On the Mount of Transfiguration, Moses and Elijah appeared with Jesus. Their presence harkened back to the final text of the Old Testament, in which Malachi invites the faithful to remember the covenant made with Moses, and the to look forward to the return of Elijah. The Transfiguration solidifies what the disciples were longing for, the promise of the prophets made flesh in the person of Jesus Christ, come to liberate them from the fear of death and the hatred of oppression.
Micah calls the people of Israel to humbly walk with God. But what does a humble walk look like? Why don’t we start with humility … what is humility? Not an easy question to answer, but the Biblical witness gives us some guiding words.
Build your homes. Live in them. Plant gardens. Go for an isolated walk. Enjoy the sunshine. Seek the well-being of the community in which you live. Learn to live as Easter people in a time of exile.
The people cheered “Hosanna!” at Christ’s entrance into the Holy City because of a archaic promise that though we are incapable of faithfulness, God remains faithful, and God will do the work to ensure death does not have the final word.
While John 3:16 is often used without context, it should be seen as an invitation to see Christ as the focus of recovery from a life that would otherwise lead to death. Recovery begins with having a vision of what new life could look like. Recovery starts by having a path set out before us.
Achsah is a little known woman, who was given as a spoil of war by her father to be the wife of her uncle. Yet, even in a world where she was wanted only for her beauty, she persisted to stand up for herself that she could share in the care of God’s creation.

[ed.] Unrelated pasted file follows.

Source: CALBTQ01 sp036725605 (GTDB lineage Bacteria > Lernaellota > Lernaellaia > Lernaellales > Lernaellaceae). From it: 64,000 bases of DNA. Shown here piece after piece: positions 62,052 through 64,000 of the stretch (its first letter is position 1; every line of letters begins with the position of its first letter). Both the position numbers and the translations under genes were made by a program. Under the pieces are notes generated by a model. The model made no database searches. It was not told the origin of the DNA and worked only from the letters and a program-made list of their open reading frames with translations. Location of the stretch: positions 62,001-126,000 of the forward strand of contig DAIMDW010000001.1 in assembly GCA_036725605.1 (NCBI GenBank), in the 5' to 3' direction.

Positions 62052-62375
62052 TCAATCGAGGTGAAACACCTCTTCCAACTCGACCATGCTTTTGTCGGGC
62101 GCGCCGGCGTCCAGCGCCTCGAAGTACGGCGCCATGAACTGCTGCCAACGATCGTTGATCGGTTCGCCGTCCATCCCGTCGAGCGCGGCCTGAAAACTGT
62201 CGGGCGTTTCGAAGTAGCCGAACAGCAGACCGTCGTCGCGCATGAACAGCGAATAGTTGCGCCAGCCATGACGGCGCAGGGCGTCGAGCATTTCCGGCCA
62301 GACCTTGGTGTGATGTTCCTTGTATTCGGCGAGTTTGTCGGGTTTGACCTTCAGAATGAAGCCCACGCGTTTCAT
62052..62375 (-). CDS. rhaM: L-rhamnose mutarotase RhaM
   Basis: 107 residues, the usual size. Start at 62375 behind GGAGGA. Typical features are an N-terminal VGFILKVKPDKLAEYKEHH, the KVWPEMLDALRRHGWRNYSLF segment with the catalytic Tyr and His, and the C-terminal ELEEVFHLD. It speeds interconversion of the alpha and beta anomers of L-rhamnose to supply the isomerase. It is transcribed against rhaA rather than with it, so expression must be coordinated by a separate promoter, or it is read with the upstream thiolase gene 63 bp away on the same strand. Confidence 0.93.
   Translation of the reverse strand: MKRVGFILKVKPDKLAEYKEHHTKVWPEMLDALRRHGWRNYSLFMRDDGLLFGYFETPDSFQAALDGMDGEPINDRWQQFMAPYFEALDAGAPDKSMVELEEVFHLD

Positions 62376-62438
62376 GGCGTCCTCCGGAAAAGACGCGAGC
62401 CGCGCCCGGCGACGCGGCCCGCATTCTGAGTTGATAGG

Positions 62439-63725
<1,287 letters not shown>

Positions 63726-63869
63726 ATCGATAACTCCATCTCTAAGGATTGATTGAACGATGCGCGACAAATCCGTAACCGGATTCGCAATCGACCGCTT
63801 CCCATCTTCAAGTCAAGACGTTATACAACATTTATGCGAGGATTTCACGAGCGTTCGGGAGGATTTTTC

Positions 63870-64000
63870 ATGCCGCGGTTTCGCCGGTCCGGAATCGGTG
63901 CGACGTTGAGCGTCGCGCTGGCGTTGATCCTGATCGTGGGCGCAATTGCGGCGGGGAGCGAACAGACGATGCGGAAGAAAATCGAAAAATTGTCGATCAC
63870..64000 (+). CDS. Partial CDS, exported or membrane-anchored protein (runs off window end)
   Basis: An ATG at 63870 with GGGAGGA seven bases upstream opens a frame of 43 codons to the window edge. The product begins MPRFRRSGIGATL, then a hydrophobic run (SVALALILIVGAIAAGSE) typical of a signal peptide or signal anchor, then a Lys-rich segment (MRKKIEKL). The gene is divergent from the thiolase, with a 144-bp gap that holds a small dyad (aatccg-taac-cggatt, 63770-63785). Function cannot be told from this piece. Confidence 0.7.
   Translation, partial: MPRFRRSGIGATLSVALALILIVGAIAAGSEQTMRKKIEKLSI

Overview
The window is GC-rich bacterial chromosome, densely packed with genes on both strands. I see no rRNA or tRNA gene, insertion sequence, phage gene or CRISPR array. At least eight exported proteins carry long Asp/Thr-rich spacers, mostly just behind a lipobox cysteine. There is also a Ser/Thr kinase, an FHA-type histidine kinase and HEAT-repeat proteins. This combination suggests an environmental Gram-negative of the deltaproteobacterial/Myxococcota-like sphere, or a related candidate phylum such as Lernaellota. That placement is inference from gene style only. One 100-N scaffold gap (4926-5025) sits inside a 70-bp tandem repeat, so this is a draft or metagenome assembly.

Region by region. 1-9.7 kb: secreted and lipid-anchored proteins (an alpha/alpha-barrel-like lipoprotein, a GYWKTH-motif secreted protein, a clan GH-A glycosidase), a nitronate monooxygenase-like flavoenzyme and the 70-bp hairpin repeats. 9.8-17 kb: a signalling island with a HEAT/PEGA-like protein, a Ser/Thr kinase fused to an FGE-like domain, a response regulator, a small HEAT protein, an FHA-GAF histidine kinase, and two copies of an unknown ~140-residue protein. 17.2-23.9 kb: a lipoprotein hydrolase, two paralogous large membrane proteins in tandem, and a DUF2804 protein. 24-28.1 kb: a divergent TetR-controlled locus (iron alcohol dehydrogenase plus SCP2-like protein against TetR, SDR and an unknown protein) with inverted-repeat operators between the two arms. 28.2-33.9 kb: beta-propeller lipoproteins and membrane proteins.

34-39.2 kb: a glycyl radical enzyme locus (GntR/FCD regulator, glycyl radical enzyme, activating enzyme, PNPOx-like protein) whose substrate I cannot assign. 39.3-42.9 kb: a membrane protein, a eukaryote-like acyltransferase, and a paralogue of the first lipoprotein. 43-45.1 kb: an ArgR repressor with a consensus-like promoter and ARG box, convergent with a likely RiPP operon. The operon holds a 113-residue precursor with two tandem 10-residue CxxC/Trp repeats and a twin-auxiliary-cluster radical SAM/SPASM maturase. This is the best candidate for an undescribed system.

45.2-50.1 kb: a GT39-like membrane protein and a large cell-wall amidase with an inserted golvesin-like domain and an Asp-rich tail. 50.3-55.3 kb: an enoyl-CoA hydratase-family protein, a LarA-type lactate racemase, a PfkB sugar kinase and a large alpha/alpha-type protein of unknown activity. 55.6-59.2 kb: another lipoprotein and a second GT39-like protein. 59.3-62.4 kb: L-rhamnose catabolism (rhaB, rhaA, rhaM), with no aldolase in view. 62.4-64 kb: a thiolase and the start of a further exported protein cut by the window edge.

Women have been neglected by society, left out of our historical narrative, and have been given little more than tertiary roles. Sadly, the Church has also limited the role of women, ignoring the Biblical stories of women in leadership. Yet, many women of faith have persisted in following God, even when it meant speaking out, standing up, and risking their lives amidst a patriarchal hierarchy. Miriam offers us such an example.
Our nature is to read what makes us feel good about our faith. We stop reading when we feel like we’ve got our life right with God, and skip the hard texts that teach true holiness. This is one of those texts, which calls us to more than just a ‘personal relationship with God.’
Sometimes, our fear of the other prohibits us from loving them as Christ commands. We need to stop giving credence to misperceptions that prohibit us from experiencing the fullness of God’s love in community.
Too often we play a guessing game with Christ’s identity, in which we force our perceptions and our desires of a Messiah upon Christ. But Christ didn’t come just for you, Christ came for all people, so stop claiming an infallible opinion of the Messiah, or you’ll be rebuked, just like Peter.